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September 29, 2011

New Prostate Cancer Vaccine Searches And Destroys

Cancer Treatment: Two-headed molecule labels tumor cells and summons immune-system attack

Laura Cassiday

Adapted from ACS Chem. Biol.
NEW VACCINE STRATEGY A small molecule injected into a mouse can bind to cancer cells and spark the immune system to attack the tumor.
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A two-headed small molecule could marshal a cancer patient's immune system to seek out and destroy prostate tumor cells (ACS Chem. Biol., DOI: 10.1021/cb200222s). This new immunotherapy strategy also could treat other cancers with few side effects, researchers say.

Prostate cancer cells produce high levels of unique proteins that sit on the cells' surface, such as the prostate-specific membrane antigen (PSMA). Researchers have targeted these proteins to kill cancer cells by chemically linking PSMA-specific antibodies with chemotherapy drugs or radionuclides. Although the antibodies shuttle most of these toxic agents to cancer cells, the drugs can still hit healthy cells, leading to unpleasant side effects. Also, chemotherapy drugs and radionuclides can be expensive.

View Enlarged Image ACS Chem. Biol.
DOUBLE DUTY This small molecule consists of DUPA (left end), which can bind to a prostate cancer cell antigen, and DNP (right end), a chemical group recognized by human antibodies.

"We wanted to develop a strategy in which a patient's own immune system, rather than a toxic compound, kills prostate cancer cells," says David Spiegel, a chemist at Yale University. For their so-called chemically induced vaccine strategy, Spiegel and his collaborators, including Peter Schultz at the Scripps Research Institute and Charles Cho at the Genomics Institute of the Novartis Research Foundation, designed an inexpensive molecule that would direct a patient's immune system to attack only prostate cancer cells.

It consists of two chemical groups linked together: 2-[3-(1, 3-dicarboxypropyl)-ureido]pentanedioic acid (DUPA) and 2,4-dinitrophenyl (DNP). Other researchers have shown that DUPA recognizes and binds to PSMA on the surface of prostate cancer cells (Mol. Pharm., DOI: 10.1021/mp900069d). DNP is used in manufacturing and is a well-known environmental contaminant. For reasons that are unclear, most people already have antibodies against this chemical group. The team speculated that if the DUPA end of the molecule selectively grabbed onto prostate cancer cells, the DNP end would attract these circulating antibodies and trigger an immune response that would destroy the cells.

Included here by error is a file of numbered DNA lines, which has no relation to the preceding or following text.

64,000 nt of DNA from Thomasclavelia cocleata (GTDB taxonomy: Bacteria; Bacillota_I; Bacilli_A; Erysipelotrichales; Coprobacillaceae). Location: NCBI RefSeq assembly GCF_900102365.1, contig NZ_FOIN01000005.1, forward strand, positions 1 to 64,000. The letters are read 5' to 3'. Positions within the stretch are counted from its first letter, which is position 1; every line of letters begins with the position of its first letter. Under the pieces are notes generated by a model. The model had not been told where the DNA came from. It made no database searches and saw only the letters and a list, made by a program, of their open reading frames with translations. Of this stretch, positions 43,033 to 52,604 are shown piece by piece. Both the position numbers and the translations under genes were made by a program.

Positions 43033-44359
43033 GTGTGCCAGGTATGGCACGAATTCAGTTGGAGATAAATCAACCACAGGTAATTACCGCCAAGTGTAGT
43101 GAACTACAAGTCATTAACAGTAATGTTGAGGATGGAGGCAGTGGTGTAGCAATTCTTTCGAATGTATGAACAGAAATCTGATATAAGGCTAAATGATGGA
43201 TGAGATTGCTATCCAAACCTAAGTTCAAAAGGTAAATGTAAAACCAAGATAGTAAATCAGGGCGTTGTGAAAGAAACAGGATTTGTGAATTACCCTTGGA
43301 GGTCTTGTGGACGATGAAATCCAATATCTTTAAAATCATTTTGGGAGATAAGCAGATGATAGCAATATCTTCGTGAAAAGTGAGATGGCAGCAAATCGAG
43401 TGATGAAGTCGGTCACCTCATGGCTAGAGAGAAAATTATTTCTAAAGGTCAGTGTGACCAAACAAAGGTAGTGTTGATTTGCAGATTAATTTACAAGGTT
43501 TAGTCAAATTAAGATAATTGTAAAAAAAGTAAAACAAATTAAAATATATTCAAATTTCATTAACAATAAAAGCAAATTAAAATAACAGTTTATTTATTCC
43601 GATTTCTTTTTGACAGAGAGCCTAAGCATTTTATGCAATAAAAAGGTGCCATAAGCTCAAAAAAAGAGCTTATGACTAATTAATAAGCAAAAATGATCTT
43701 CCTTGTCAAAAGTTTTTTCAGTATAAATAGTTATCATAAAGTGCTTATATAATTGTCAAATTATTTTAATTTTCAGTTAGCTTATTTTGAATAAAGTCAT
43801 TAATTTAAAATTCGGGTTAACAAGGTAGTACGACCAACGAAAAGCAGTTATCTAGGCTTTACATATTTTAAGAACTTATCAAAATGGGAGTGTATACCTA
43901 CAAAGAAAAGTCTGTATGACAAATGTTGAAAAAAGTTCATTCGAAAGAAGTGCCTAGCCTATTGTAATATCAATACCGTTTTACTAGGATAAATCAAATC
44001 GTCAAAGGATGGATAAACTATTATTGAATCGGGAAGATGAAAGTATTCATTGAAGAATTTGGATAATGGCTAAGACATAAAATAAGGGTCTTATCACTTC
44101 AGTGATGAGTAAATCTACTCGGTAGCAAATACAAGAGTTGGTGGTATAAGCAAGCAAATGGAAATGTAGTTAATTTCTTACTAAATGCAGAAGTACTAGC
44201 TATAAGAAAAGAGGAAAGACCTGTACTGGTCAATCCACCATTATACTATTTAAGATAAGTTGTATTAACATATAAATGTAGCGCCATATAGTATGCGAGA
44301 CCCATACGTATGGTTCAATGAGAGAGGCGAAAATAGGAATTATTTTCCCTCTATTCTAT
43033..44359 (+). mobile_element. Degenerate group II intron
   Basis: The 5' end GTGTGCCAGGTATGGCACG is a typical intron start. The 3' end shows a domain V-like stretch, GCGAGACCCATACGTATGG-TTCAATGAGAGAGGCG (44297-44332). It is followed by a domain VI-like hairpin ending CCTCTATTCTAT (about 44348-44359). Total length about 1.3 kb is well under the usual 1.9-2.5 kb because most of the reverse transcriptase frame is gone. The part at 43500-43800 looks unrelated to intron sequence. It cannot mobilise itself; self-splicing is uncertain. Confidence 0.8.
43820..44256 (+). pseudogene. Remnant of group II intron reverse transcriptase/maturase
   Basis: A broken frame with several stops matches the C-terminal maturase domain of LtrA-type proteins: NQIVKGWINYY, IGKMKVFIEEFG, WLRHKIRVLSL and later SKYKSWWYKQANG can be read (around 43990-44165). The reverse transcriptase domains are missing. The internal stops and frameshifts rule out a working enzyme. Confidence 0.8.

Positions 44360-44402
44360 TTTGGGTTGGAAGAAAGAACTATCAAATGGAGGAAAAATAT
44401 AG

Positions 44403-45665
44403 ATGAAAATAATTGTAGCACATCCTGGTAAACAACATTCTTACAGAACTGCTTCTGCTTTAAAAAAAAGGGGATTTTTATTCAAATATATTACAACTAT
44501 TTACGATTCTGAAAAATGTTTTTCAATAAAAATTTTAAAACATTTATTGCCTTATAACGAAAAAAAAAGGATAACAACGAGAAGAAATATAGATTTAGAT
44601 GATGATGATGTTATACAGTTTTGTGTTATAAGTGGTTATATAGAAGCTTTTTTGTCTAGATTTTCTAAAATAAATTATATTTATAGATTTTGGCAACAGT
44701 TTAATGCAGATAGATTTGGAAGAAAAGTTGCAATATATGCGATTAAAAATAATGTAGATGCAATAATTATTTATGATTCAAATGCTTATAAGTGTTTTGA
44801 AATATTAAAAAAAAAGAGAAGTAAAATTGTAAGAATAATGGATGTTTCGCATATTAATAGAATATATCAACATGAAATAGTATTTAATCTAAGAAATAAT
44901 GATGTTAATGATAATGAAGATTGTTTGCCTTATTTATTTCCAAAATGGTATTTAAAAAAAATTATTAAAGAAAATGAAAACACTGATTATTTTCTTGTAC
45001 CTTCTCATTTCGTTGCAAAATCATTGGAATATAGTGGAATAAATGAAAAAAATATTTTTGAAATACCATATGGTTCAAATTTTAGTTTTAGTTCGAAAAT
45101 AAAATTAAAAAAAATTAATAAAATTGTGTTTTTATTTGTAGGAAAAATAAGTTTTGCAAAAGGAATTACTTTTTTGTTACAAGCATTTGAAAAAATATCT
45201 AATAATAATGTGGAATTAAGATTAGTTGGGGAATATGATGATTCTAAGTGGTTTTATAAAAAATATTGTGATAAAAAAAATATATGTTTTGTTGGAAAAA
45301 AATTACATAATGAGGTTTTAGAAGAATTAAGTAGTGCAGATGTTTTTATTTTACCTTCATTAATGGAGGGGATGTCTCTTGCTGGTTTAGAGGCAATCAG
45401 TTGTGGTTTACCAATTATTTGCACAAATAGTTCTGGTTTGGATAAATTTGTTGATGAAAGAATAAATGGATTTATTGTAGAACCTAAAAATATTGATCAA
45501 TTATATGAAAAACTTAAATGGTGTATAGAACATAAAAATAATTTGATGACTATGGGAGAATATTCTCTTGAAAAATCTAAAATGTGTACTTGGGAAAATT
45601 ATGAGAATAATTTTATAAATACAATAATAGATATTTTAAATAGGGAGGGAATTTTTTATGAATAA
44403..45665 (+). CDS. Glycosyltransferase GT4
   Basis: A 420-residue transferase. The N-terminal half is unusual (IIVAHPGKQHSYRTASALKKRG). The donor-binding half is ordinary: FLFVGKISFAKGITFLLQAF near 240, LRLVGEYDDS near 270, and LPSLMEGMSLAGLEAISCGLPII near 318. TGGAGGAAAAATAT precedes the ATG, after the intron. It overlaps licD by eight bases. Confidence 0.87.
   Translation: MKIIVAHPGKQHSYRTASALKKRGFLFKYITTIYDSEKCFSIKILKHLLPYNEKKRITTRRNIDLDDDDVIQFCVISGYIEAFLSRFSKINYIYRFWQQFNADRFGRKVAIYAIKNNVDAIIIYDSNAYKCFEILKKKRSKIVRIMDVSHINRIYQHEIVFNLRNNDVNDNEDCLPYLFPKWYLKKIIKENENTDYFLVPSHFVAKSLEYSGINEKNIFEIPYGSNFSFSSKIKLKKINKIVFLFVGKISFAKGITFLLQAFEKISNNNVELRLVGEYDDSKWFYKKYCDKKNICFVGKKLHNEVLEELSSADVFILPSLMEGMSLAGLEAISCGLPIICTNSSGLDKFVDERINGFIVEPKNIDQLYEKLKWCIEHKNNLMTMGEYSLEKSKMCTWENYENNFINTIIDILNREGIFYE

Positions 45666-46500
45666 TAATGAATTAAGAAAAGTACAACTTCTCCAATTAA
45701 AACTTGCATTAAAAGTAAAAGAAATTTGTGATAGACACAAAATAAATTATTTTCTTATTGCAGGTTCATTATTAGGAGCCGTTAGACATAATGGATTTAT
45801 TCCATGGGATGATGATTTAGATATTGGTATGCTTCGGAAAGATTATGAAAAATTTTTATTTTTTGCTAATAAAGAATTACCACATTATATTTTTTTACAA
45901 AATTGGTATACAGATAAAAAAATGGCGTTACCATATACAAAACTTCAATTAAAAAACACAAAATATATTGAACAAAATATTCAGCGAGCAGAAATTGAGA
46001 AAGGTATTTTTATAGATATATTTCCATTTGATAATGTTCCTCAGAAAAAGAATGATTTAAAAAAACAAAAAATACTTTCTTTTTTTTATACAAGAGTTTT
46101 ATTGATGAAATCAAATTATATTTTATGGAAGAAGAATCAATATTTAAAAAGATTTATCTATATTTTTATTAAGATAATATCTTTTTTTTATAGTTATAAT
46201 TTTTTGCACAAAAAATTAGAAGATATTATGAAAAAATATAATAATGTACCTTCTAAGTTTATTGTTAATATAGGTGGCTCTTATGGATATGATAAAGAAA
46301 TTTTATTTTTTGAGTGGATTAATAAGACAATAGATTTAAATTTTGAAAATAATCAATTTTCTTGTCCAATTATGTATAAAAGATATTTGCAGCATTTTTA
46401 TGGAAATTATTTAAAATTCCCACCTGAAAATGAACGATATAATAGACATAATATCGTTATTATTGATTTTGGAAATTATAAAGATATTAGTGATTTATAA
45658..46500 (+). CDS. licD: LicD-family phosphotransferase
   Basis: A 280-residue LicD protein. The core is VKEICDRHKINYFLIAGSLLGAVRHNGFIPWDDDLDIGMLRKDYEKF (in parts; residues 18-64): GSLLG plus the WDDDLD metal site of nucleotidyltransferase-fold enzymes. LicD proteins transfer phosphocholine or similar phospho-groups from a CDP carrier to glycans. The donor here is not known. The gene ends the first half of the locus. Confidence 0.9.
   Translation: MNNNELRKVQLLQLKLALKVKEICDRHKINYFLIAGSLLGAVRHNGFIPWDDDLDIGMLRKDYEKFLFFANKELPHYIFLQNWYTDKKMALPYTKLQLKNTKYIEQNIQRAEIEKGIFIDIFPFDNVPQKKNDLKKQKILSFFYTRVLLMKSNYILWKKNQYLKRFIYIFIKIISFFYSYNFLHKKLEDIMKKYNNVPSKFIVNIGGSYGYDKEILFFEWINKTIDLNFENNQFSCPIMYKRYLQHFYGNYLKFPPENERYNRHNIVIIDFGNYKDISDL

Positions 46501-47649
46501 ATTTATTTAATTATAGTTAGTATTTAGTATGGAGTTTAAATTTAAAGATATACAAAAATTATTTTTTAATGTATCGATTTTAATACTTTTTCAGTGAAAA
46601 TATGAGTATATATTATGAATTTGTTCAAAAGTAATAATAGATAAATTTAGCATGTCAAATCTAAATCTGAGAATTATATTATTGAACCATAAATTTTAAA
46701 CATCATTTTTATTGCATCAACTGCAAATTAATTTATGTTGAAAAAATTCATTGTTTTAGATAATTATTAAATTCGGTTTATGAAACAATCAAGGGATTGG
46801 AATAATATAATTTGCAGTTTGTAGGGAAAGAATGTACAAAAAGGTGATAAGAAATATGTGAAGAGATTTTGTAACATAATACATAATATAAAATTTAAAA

The researchers tested their hypothesis in mice that had human prostate tumors grafted under the skin of their right flanks. The mice were a special breed that lacks a complete immune system. The researchers made the mouse immune system more human-like by injecting human lymphocytes that multiplied and produced human antibodies. The researchers then injected their two-headed molecule into the mice.

After three treatments per week for two weeks, tumors in mice injected with the small-molecule vaccine were about 80% smaller than those in mice treated with DUPA alone. When the researchers analyzed tumor tissue samples from mice treated with the two-headed molecule, they discovered that lymphocytes called natural killer cells had infiltrated the tumor. The scientists think that these cells killed the tumor cells after binding to the DNP antibodies.

Spiegel says the team hopes to eventually test the compound in human clinical trials. He notes that the researchers can synthesize large amounts of the small-molecule vaccine cheaply and easily, which should make the treatment cost effective for prostate cancer therapy.

Laura Kiessling, a biochemist at the University of Wisconsin, Madison, says that, because the small molecule is modular, the new approach "lays the groundwork" for targeting not only prostate cancer, but also other cancer types. "In principle, any cell-targeting agent can be combined with an antibody recruitment agent," she says.

Chemical & Engineering News
ISSN 0009-2347
Copyright © 2011 American Chemical Society
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